December 14

Deepak Chopra Pioneers Wellness Benefits of VR With Finding Your True Self

Working at the forefront of the VR revolution, we can’t help but ruminate on the many possibilities for this new medium. Beyond its vast potential as a creative avenue, there are additional areas where we are convinced VR will prove to be absolutely transformative. One of these areas is the field of healing. And it is this very notion that led us to collaborate with renowned lecturer, philosopher, physician and best selling author Deepak Chopra.  As Wevr co-founder Anthony Batt explains, “We believe there are inherent therapeutic possibilities with VR and that’s what this experience is pioneering. The idea that simulations might be used to create a better outcome for people. And really, who better to be our guide in this than Deepak Chopra.”

Deepak Chopra’s experience Finding Your True Self is available now via Wevr Transport.

The process of creating Finding Your True Self,  like with so many intriguing endeavors, began as a conversation. The initial dialogue occurring between an accomplished father and his talented son. “My son Gotham is very interested in technology and the experiential aspect of it,” Deepak says. “We discuss technology all the time. I’m a big fan of how technology can shift consciousness. He was the one that brought me to Wevr.”

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Gotham Chopra, Deepak’s son, is an author and filmmaker whose latest cable series The Religion of Sports chronicles the idea of sports as religion. He also documented his famous father in unflinching fashion with the film Decoding Deepak. “In the beginning of this I was just thinking how this was going to help my father communicate some of the things he has been talking about for years,” Gotham says. “To add an experiential or interactive element to what has otherwise been him lecturing or writing.”

The task of translating Deepak and his vast wealth of knowledge to Virtual Realty took a creatively circuitous path from live action and purely informative to something more impressionistic and inspiring.

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“In the beginning we didn’t really know how we were going to go about it,” admits Wevr creative director Luise Blackaller. “But at some point it became very clear that Deepak’s voice is really powerful and he knows how to induce a certain emotional state of well being. We also started thinking about it visually in reference to color therapy and sensory depravation and sensoriums from the sixties. The question of what makes an image powerful enough to create a near religious experience – cathedrals and how the vastness of space and refracted light can provoke a sense of awe. So we created this very lyrical and impressionistic sequence that follow what Deepak is saying in his narration.”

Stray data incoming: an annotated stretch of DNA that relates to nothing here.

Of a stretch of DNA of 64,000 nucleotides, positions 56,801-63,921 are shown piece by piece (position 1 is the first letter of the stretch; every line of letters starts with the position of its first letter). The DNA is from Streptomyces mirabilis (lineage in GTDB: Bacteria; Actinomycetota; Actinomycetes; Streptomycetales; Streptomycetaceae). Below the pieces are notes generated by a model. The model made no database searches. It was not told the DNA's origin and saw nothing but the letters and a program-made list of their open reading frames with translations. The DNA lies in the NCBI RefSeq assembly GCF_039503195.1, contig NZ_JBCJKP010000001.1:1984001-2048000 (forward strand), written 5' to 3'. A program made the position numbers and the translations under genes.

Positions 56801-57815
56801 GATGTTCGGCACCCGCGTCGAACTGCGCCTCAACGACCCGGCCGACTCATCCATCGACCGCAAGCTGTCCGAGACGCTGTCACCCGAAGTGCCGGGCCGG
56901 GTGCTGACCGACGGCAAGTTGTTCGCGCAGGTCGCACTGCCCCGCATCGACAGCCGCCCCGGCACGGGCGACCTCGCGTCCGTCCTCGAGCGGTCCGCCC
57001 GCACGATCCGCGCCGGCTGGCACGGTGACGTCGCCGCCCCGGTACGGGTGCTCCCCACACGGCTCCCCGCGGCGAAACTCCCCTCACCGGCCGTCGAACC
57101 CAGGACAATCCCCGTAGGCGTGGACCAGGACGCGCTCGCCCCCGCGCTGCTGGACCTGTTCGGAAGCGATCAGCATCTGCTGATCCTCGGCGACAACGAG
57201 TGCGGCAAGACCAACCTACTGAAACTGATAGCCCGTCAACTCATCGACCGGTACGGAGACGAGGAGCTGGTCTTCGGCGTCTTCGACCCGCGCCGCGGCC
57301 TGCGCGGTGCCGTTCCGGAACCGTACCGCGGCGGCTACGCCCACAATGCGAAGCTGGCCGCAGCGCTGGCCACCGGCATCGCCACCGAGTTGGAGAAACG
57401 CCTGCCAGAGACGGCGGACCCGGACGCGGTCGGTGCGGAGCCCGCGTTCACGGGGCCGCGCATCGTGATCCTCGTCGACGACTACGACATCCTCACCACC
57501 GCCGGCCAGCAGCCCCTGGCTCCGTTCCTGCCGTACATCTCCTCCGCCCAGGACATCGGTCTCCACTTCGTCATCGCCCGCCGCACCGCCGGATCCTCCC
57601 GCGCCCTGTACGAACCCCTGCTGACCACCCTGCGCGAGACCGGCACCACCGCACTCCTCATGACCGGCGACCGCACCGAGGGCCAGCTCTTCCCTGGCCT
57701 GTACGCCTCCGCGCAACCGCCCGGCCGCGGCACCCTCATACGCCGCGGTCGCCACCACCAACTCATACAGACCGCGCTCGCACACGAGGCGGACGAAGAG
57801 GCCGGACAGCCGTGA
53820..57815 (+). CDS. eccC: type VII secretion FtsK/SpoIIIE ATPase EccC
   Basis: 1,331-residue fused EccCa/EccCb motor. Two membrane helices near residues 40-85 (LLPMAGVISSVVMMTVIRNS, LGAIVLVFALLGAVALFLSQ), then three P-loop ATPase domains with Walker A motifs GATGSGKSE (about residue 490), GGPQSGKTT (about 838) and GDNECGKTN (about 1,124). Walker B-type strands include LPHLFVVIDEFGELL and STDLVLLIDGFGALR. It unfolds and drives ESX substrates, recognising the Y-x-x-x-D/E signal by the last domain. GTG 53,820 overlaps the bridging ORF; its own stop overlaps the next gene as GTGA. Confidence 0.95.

The resulting experience merges a guided mediation and philosophical lecture by Deepak with subtly evolving visuals utilizing water colors by acclaimed artist Abhishek Singh. There is also an underlying ambient score provided by award winning composer Brian Riordan.

In addition to the guided meditation experience, there is also a highly informative lecture by Deepak from his personal study, where he discusses the spiritual and scientific nature of meditation and its many healing benefits.

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As Gotham explains, “I think what differentiates this from other meditation experiences is that my father doesn’t just lead the audience through a meditation, which a lot of people can do, but he actually explains what meditation is.  And not just from a spiritual perspective but from scientific perspective. And that helps to broaden the audience and appeal to new generations who don’t need it to be so “new age.

Executive producer Jamie Bryne sees the experience as merely the beginning of something potentially profound. “What’s really interesting is that this is an entirely new form that we are going to be able to continue to build on,” Byrne says. “It’s an opportunity to see how virtual reality can impact overall wellness. A project like this at this particular stage of VR’s development is as much about learning and finding out what works as anything.  And it’s also inspiring. Hopefully people will see this and it will give them ideas that will push the medium forward. “

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Deepak says he believes there is mounting scientific evidence that a VR experience like Finding Your True Self possesses the ability to positively effect people’s health. As an example he sites a 2015 study conducted at UC Berkeley linking the emotions experienced from nature, art and spirituality with a notable decrease in pro inflammatory cytokines. As psychologist Dacher Keltner, who co authored of the study, states in the university paper Berkeley News, “That awe, wonder and beauty promote healthier levels of cytokines suggests that the things we do to experience these emotions – a walk in nature, losing oneself in music, beholding art – has a direct influence upon health and life expectancy.”

Deepak believes Finding Your True Self is merely the beginning. “When VR came around I though it was a perfect way to amplify and make more powerful what I have been doing for the last thirty years,” he says. “I think one of the biggest applications for it in the future will be healing. In less than five years I believe you will go to a really good medical center and a physical might prescribe a VR session instead of pharmaceuticals.”